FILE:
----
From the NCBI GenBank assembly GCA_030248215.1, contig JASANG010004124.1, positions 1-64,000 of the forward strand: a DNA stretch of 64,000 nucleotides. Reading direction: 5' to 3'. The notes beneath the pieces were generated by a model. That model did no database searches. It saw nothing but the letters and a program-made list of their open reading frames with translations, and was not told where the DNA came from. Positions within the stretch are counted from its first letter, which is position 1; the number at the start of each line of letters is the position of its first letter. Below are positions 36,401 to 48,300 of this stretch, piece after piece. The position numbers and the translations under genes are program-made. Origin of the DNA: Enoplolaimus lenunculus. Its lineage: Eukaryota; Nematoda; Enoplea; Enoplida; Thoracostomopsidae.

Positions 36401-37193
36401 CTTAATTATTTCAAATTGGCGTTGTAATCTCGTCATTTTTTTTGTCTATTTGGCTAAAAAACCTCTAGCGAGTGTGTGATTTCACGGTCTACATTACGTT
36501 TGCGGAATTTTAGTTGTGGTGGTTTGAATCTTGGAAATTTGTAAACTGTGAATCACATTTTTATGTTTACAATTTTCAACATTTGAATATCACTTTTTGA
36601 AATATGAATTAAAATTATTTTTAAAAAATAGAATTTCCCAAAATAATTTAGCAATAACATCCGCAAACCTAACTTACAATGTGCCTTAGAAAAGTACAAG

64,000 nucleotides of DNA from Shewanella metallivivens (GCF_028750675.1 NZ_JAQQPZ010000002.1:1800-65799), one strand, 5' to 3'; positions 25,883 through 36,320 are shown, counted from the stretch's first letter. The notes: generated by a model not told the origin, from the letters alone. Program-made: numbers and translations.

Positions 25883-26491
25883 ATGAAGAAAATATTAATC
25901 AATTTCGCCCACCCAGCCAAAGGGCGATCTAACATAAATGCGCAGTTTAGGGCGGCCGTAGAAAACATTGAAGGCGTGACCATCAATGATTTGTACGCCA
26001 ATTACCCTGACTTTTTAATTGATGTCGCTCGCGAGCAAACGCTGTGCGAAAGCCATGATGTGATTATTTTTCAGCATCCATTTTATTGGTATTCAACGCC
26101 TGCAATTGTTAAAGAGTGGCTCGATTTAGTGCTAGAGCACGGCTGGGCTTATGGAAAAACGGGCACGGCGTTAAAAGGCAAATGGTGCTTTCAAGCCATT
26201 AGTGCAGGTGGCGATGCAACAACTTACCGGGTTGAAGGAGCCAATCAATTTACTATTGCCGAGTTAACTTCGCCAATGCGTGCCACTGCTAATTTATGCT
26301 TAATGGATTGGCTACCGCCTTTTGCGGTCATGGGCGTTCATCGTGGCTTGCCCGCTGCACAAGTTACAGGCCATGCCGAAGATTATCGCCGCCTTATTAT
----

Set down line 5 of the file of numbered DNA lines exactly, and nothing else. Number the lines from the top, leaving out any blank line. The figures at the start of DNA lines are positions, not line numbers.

36601 AATATGAATTAAAATTATTTTTAAAAAATAGAATTTCCCAAAATAATTTAGCAATAACATCCGCAAACCTAACTTACAATGTGCCTTAGAAAAGTACAAG